IDEAS

5 questions PLCs should ask to promote equity

By Douglas Fisher, Nancy Frey, and John Almarode
October 2019
Vol. 40, No. 5

How might the work of professional learning communities (PLCs) focus on the changes necessary to ensure that all students are engaged, inspired, and successful?

Despite current efforts, some groups of students are not making expected progress to meet grade-level standards and achieve at the highest levels. PLCs present a rich opportunity to improve instruction, as there is evidence that teacher teams, collaborating together, impact the learning outcomes of students (e.g. Reeves, 2010).

But PLCs may not be fulfilling the promise of equity, especially for students who continue to face opportunity gaps and those who have historically been marginalized. How can we light the path to equity by refocusing PLCs so that they are more than a series of meetings and result in real change for the students who need it most?

We developed five discussion questions that we believe allow educator teams to put equity front and center in their collaborative conversations (Fisher, Frey, Almarode, Flores, & Nagel, 2020):

  • Where are we going?
  • Where are we now?
  • How do we move learning forward?
  • What did we learn today?
  • Who benefited and who did not benefit?
In this #LearnFwdTLP article, @DFISHERSDSU @NancyFrey & @jtalmarode develop 5 discussion questions that allow #PLCs to put #equity front and center in their collaborative conversations. Click To Tweet

Here we consider each of these questions and how PLCs and the students they serve can benefit from them. Although we do not think that PLCs are singularly sufficient to ensure that equity is achieved, PLCs — when done well — can drive changes to many facets of teaching and learning and seed larger change.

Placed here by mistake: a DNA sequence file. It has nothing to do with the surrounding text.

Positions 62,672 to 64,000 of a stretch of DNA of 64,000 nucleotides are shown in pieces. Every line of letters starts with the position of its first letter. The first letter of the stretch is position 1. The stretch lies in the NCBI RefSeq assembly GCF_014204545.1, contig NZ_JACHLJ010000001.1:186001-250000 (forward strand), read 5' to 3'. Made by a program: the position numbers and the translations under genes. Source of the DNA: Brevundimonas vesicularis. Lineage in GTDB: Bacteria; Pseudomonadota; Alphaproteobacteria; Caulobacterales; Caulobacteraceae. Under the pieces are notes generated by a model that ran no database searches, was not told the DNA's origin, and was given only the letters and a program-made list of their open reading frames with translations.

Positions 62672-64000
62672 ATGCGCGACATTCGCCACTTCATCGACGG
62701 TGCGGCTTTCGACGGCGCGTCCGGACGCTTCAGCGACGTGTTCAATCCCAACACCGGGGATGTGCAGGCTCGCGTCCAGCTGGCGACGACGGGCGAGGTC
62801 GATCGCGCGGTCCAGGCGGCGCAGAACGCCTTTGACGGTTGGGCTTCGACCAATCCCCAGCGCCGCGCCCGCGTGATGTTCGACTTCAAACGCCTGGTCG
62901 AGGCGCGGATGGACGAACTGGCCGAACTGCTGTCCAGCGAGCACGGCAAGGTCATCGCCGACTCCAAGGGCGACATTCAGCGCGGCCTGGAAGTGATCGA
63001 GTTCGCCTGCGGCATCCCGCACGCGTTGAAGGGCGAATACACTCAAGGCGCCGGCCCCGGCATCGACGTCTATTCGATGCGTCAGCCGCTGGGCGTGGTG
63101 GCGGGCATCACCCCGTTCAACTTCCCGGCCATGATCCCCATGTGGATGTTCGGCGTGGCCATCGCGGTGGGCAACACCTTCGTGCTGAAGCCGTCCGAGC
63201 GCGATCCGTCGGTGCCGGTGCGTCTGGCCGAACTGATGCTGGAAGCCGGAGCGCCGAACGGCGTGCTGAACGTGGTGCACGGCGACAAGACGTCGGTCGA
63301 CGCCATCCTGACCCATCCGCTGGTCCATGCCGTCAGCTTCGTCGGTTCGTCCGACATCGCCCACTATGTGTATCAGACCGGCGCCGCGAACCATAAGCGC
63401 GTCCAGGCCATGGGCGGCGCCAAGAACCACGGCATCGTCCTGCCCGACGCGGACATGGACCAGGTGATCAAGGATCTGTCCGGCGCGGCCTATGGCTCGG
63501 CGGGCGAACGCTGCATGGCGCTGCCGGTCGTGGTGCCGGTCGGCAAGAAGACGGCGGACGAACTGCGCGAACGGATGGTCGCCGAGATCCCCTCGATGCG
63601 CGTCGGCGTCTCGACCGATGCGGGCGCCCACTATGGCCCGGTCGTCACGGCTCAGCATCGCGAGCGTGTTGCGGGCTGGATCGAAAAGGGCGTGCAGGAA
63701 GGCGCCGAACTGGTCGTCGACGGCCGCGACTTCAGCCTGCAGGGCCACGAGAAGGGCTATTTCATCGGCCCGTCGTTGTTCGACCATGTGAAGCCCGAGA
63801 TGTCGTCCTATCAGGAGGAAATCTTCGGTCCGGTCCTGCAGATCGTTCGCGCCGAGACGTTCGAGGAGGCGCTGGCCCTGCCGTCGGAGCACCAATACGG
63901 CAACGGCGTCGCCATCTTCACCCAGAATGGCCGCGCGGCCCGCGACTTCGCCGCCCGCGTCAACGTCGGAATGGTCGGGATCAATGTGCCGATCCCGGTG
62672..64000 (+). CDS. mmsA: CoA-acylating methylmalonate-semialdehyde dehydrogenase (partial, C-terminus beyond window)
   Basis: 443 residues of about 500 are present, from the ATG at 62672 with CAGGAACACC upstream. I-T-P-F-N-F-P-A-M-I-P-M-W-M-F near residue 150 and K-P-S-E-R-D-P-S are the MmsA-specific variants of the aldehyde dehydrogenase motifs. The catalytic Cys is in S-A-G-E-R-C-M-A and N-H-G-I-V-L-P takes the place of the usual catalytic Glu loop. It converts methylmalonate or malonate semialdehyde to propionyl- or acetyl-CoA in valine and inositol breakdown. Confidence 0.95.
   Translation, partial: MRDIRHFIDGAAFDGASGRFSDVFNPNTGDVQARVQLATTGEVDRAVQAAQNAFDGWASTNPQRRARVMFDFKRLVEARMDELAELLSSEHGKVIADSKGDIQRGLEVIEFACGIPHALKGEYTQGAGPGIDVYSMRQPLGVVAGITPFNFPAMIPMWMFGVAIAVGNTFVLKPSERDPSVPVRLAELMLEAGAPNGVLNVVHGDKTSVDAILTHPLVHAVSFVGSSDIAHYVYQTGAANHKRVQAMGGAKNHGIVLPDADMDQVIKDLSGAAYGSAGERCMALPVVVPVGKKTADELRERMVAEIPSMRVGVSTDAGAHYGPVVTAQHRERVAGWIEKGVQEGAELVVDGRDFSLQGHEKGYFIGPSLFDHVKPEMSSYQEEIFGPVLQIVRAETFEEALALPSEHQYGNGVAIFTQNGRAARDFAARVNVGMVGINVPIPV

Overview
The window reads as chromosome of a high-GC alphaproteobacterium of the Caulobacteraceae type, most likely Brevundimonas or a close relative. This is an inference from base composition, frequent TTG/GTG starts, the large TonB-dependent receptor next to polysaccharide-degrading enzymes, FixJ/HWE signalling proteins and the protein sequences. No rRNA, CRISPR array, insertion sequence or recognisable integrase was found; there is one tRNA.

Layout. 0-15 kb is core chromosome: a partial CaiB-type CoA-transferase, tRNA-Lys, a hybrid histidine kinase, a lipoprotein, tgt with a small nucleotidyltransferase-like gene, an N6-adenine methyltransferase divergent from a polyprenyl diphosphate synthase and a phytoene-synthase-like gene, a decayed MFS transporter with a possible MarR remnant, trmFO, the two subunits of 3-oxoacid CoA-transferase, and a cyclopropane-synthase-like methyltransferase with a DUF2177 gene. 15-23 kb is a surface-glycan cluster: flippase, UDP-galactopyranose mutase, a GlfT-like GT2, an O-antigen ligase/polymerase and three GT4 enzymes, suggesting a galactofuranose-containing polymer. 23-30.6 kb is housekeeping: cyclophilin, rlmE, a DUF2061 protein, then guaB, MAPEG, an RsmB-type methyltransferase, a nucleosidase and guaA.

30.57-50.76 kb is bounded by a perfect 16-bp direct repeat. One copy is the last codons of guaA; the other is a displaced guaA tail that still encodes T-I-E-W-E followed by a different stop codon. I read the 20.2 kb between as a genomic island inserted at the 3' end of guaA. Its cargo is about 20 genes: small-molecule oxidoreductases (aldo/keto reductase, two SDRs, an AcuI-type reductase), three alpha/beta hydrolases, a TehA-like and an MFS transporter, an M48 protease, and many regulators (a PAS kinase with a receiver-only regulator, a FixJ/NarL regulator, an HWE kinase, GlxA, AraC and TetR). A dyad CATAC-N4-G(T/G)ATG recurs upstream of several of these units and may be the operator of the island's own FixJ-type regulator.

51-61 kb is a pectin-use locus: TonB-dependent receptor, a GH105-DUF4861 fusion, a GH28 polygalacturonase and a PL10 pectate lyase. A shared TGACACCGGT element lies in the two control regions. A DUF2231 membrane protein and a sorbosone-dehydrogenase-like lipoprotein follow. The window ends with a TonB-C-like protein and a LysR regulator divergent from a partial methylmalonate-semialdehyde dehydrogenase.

Where are we going?

This first question is deceptively simple. It asks teams to consider the learning goals and trajectory for students.

To some, it may seem that this simple question has nothing to do with equity. But in our experience, teams often plan based on their current and unexamined beliefs about students’ ability and potential. Often, they have not considered that their expectations, as expressed through the lessons they design, can magnify inequitable outcomes.

When teams plan lessons well below grade level, students do not have a chance of achieving at the highest level of learning, even if they meet the specific expectations of the lesson. As an example, when a 5th-grade team plans lessons based on 3rd-grade expectations, they produce 6th graders who are ready for 4th grade. As a result, students’ growth in learning over an extended period of time will be less than what is both expected and possible.

But when teams engage in conversations about what students need to learn, they surface expectations that become visible to each member of the team. The question “where are we going?” can guide PLC conversations so that expectations become aligned to grade-level expectations and team members identify barriers to learning that need to be removed as well as supports that need to be enacted to ensure appropriate levels of learning.

Where are we now?

Equity demands that teachers build on what students already know and fill any gaps in learning opportunities. When teams discuss the current performance levels of their students, they are often confronted with the reality that some students have not had equitable opportunities to learn to grade-level standards, and they are called on to accept responsibility to close the gap. One of the main functions of a PLC should be to identify these gaps and strategies for closing them.

Consider one effective high school English team we worked with. The team was discussing students’ writing using claims, evidence, and reasons. As part of the group’s discussion, members noted that students had mastered how to write a claim, but that their evidence centered on personal experiences and not textual evidence.